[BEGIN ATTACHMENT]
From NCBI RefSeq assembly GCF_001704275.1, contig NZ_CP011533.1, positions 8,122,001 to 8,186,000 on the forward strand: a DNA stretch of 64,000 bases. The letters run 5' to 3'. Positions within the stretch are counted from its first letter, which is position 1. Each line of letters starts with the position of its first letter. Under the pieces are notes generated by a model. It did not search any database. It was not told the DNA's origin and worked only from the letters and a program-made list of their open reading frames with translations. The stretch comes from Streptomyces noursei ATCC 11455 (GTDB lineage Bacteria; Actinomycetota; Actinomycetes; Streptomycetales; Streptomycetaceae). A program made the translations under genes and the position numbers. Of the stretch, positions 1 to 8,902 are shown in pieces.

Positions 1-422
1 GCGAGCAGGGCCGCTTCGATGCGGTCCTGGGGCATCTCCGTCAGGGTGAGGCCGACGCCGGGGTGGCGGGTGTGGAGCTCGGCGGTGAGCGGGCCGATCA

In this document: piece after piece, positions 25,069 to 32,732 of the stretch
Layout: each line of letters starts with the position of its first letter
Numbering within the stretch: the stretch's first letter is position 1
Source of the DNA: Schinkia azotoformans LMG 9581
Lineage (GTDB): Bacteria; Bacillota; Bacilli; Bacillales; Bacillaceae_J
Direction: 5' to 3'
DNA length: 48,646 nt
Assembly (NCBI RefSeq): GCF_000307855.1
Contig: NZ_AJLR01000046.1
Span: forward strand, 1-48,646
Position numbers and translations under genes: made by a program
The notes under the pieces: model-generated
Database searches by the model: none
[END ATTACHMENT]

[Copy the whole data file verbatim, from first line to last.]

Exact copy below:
From NCBI RefSeq assembly GCF_001704275.1, contig NZ_CP011533.1, positions 8,122,001 to 8,186,000 on the forward strand: a DNA stretch of 64,000 bases. The letters run 5' to 3'. Positions within the stretch are counted from its first letter, which is position 1. Each line of letters starts with the position of its first letter. Under the pieces are notes generated by a model. It did not search any database. It was not told the DNA's origin and worked only from the letters and a program-made list of their open reading frames with translations. The stretch comes from Streptomyces noursei ATCC 11455 (GTDB lineage Bacteria; Actinomycetota; Actinomycetes; Streptomycetales; Streptomycetaceae). A program made the translations under genes and the position numbers. Of the stretch, positions 1 to 8,902 are shown in pieces.

Positions 1-422
1 GCGAGCAGGGCCGCTTCGATGCGGTCCTGGGGCATCTCCGTCAGGGTGAGGCCGACGCCGGGGTGGCGGGTGTGGAGCTCGGCGGTGAGCGGGCCGATCA

In this document: piece after piece, positions 25,069 to 32,732 of the stretch
Layout: each line of letters starts with the position of its first letter
Numbering within the stretch: the stretch's first letter is position 1
Source of the DNA: Schinkia azotoformans LMG 9581
Lineage (GTDB): Bacteria; Bacillota; Bacilli; Bacillales; Bacillaceae_J
Direction: 5' to 3'
DNA length: 48,646 nt
Assembly (NCBI RefSeq): GCF_000307855.1
Contig: NZ_AJLR01000046.1
Span: forward strand, 1-48,646
Position numbers and translations under genes: made by a program
The notes under the pieces: model-generated
Database searches by the model: none